Werribee Primary School No. 649,
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Werribee Primary School comprises a number of buildings. The earliest appears to be the building facing Deutgam Street, a single storey brick building dating from 1919, and extended to the east in 1922. The building has a consistent style across the two sections, but some minor architectural differences, particular in the window detailing.
The school grounds contain a large number of large trees of a wide variety – pines, eucalypts and cypresses.
The official opening of a new State School in Werribee, an important event in the history of the town, was reported in the district press on 18 September 1919.
By the turn of the century the old school buildings, the earliest of which dated from the early 1860s, were in disrepair and had been condemned by the district Health Officer. In 1906 the original 1861 timber single-room classroom was demolished, two bluestone classrooms added in 1869 and 1874 were renovated, and new brick rooms were added.
The increase in the township population following the opening up of the Werribee area to soldier settlement at the end of the First World War led to a need for greater school accommodation. In 1917, G. T. Chirnside had donated five acres of land for the establishment of a new school. This land, bounded by Werribee, Pyke, Wedge and Deutgam Streets, (Town Allotment 10, Parish of Deutgam) became the current school site.
The first public buildings on the new site were opened by G. T. Chirnside on 12 September 1919. Constructed by the Public Works Department, the designing architects were Brittingham and Kerr. S. C. Brittingham was Chief Architect from 1914 to 1922. In their design, these architects made provision for later extensions to the buildings. Press articles described the 1919 structures in some detail. There were four classrooms, a stationery room, a master’s room and “a room for cloaks and wash basins”. There was a verandah on the western side.
“The two largest rooms are divided by glass doors, built so they can be folded up, and the two rooms be made up into a fine assembly hall”. The walls were brick, the roof was iron, and “the woodwork, entirely Australian hardwood”. It was pointed out, in support of the popular health theories of the time, that children in the school “would be taught under the best conditions as regards air space, ventilation and light”.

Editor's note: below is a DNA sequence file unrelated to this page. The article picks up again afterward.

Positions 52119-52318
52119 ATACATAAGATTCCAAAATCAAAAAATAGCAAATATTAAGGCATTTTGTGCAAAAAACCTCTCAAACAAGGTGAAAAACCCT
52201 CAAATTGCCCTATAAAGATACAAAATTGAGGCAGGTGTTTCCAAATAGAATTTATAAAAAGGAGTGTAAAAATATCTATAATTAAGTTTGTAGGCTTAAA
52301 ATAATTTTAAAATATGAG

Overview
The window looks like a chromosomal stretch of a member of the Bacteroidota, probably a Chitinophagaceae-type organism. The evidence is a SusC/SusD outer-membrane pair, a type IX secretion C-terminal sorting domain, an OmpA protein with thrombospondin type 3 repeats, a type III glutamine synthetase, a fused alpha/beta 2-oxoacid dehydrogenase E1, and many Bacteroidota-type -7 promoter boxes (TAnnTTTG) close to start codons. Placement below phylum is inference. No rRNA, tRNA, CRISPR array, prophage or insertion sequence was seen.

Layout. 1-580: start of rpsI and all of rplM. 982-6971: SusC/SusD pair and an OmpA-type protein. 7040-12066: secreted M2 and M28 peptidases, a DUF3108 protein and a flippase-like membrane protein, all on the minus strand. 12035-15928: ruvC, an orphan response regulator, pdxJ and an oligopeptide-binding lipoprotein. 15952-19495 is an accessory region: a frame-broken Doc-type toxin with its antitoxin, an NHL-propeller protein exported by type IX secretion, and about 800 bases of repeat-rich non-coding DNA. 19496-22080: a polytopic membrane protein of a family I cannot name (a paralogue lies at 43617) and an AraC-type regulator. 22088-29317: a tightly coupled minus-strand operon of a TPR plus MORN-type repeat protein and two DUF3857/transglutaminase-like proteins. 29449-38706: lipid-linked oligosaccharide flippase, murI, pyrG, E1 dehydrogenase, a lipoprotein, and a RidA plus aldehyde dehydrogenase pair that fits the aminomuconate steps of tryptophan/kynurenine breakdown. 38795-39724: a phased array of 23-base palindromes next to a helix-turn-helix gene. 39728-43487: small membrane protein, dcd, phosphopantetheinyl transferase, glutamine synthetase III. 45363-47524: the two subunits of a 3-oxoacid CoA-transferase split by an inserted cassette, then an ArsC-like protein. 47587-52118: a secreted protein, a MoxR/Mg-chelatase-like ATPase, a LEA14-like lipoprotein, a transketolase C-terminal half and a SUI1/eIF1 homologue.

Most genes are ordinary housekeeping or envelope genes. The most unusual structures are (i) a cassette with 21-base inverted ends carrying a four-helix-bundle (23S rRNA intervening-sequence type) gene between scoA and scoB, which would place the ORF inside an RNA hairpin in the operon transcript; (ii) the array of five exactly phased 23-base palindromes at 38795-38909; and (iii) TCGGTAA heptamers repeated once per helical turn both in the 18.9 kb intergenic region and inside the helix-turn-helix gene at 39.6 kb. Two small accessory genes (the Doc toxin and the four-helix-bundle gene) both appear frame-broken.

Contemporary photographs show Chirnside at the official opening, and the large crowd which attended the ceremony. Beside his gift of land, Chirnside gave £1000 for a memorial fund. This followed the unveiling of a State School 649 Honour Roll at a school function in the Mechanic’s Hall in December 1917. Chirnside’s gift was one of a number of memorials to soldiers from Werribee who died in the First World War. The interest from the Chirnside money was to provide a Chirnside scholarship.
The later history of the Werribee Primary School is told in an article in the official Education Department publication Vision and realisation : a centenary history of state education in Victoria / general editor: L.J. Blake (1973). Secondary classes began in 1921 and were housed in extensions donated by Chirnside and opened by Sir Alexander Peacock on 3 May 1923. Several extra classrooms were added over the years, including a brick sloyd-craft room in 1938. More rooms were added after the Second World War; two aluminium classrooms in 1953 and a domestic arts section in 1954. Earlier, in 1950, an Army hut was obtained to house the Carter Library. This library commenced with £500 donated by Carter Bros., prosperous district poultry farmers.
A Werribee High School was gazetted in 1956. Both the primary and high schools remained in the same building until September 1959, when the separate High School at Duncans Road was opened.
The Primary School was upgraded in 1983, following a grant of $1.5 million. The new buildings were officially opened on 9 December 1983 by the Hon. Robert Fordham, Minister of Education.
Werribee,” Wyndham History, accessed September 25, 2021, https://wyndhamhistory.net.au/items/show/1030.